Talking with high schoolers about the manna story in Exodus, I asked, “Have you ever received help right on time and out of the blue?” Immediately, two hands went up. The first student told a story about trying to pay for cookies with cash at a place that only took cards; a stranger used their card and took the students’ cash. The second hand told the same story, but at a different place, and with a stranger who outright paid for the food.
I know, there’s a lot of privileged real estate between freed slaves on the run in the desert and American teenagers trying to buy junk food with $20 bills. But why blame the teenagers for that? They are where they are. Also, privilege is relative; getting turned away by an adult when you’re trying to buy food for yourself as a minor is an acute experience of economic and social distress. Materially well-off though they may be, God knows American teenagers don’t have a lot of power or agency over the adult environments they inhabit.
Your next interaction with a teenager may be, for you as well as for them, manna from heaven.
If you are trying to do meaningful work, you will find that there is always an urgent task needing completed. A grant application needs submitting, a proposal needs writing, a meeting needs scheduling. Even otherwise leisurely pursuits, like reading, become critical.
This is what people call “the tyranny of the urgent.”
The problem with the tyranny of the urgent, of course, is that it shrinks our view of what we’re doing only to what is directly in front of us, which both diminishes our impact and burns us out. What’s more, you’re probably facing multiple urgencies at once: work, school, family, the citizenry. And there isn’t an easy fix; the things in the window really are urgent.
Context helps, though, chronologically and situationally. The context questions are: how is this urgent thing related to the things that came before it and that will follow it? And how is it related to the urgent things in adjacent areas of my life? The answer might prompt us to take a deep breath and focus instead on one of those adjacent urgencies for a minute. It might prompt us to drop one of them.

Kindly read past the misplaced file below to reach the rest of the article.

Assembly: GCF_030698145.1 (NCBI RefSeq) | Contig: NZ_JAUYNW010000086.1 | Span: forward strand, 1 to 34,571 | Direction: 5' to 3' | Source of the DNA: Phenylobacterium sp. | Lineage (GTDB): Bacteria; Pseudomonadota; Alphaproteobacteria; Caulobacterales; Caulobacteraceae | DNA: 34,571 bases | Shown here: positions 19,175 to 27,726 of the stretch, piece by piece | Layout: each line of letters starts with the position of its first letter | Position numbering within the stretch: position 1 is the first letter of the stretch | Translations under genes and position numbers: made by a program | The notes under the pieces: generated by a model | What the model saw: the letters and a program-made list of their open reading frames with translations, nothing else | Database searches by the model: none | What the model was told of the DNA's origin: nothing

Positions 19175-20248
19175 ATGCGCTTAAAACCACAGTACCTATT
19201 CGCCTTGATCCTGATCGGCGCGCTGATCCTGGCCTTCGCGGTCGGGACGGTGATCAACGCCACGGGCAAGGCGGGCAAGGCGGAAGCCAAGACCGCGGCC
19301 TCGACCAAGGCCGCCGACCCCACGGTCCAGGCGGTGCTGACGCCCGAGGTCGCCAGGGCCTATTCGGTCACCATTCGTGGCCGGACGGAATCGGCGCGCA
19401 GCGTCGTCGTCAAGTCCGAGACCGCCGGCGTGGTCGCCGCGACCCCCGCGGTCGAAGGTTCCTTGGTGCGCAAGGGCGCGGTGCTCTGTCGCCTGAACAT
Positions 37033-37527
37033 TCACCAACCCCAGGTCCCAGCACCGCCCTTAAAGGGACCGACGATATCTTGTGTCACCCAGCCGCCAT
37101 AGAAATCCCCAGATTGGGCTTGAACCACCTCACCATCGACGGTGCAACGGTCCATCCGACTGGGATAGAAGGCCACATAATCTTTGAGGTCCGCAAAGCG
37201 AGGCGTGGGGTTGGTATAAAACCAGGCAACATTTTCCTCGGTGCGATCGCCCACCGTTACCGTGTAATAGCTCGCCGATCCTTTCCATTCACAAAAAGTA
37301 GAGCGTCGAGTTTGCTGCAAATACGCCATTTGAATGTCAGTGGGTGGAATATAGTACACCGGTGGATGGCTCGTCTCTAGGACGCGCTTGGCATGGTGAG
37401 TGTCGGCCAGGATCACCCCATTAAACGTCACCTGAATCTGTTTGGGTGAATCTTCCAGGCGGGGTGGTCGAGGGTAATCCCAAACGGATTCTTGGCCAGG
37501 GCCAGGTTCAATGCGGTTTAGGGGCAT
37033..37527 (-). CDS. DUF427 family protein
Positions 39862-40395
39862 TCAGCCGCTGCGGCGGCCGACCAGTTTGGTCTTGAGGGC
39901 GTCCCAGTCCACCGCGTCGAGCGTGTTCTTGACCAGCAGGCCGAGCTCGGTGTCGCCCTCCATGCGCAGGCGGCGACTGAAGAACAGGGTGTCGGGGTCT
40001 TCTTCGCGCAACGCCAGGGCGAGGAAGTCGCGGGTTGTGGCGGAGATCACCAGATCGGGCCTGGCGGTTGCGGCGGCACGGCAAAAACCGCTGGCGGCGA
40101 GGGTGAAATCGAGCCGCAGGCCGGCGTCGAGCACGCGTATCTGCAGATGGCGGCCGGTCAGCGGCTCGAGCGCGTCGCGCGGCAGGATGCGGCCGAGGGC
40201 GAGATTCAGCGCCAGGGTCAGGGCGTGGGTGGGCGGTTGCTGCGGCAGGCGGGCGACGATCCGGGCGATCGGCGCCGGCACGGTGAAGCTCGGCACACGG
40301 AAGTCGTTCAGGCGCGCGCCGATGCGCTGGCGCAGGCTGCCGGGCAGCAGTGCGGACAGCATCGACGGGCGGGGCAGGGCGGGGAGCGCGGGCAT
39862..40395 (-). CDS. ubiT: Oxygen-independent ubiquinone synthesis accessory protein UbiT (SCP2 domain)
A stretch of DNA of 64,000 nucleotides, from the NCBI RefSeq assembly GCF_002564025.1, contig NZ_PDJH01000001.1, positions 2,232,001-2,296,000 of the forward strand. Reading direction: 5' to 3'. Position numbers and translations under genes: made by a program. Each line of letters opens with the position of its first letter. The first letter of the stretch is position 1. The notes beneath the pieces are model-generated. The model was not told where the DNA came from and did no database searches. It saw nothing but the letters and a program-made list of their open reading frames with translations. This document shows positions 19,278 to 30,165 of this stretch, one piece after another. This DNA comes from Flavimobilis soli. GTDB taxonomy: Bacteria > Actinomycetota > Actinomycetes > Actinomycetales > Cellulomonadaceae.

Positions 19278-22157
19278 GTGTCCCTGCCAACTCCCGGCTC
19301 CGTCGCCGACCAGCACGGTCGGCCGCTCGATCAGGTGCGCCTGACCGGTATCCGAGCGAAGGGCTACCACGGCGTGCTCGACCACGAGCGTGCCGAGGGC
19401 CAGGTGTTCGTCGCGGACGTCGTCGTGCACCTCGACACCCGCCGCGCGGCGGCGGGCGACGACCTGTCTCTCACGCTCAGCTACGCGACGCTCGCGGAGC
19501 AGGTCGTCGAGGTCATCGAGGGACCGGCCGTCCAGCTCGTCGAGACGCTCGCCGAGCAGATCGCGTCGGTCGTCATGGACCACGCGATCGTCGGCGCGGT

Busy-ness is not totally a choice, but we can make choices within it.
“The night is dark and full of terrors.”
There is plenty to fear in the day as in the night. For people trying to do meaningful work, to combat the evils of the world and score points for kindness and compassion, the limitations of our understanding and the complexities of our motivations are persistent fears that can keep us from making an impact.
We are wise to think critically before we act, especially before we act on behalf of others. The “iron rule” of community organizing–never do for others what they can do for themselves–is a concrete standard we can apply to whatever help we are considering, but it need not prevent us from doing good. Fear of causing harm when we seek to help is instructive, but not if it freezes us.
We are not as good as we hope. But neither are we as bad as we fear.
“Being unequivocal is easier.”
This fall feels very different from last fall, which was unlike any fall any of us had ever experienced. The constraints and collateral damage of last year’s conditions were terrible, yet one thing I now appreciate about them was that they were clear and non-negotiable. We simply could not gather in person. We had to up our remote game, and we did.
Things aren’t so unequivocal now. Now we’re making choices from among options, and that feels a lot more fraught. Choices have to be carefully considered, then clearly explained, and then defended with conviction–until circumstances change and new choices are called for. It’s exhausting.
But I wonder what living and leading like this is teaching us about what we’re really capable of. I hope we’re learning that we can trust ourselves and the people we work and worship with to make good decisions. I hope so. If we don’t trust our own decision making we’re stuck.
There is a huge difference between “we” and “they” when it comes to collaborating and leading. If I get to be part of the staff or the committee or the team, I must identify with the work it produces. That means all the work, not only the outcomes I agree with and advocate for.
If an action is under consideration that I oppose, it’s on me to state my opposition and use whatever influence I have to amend it. In the end I have to identify with the action, even though it doesn’t go my way. When I’m asked “Who did this?” I can only answer “We did.”
“They did” is not an option for integral leadership.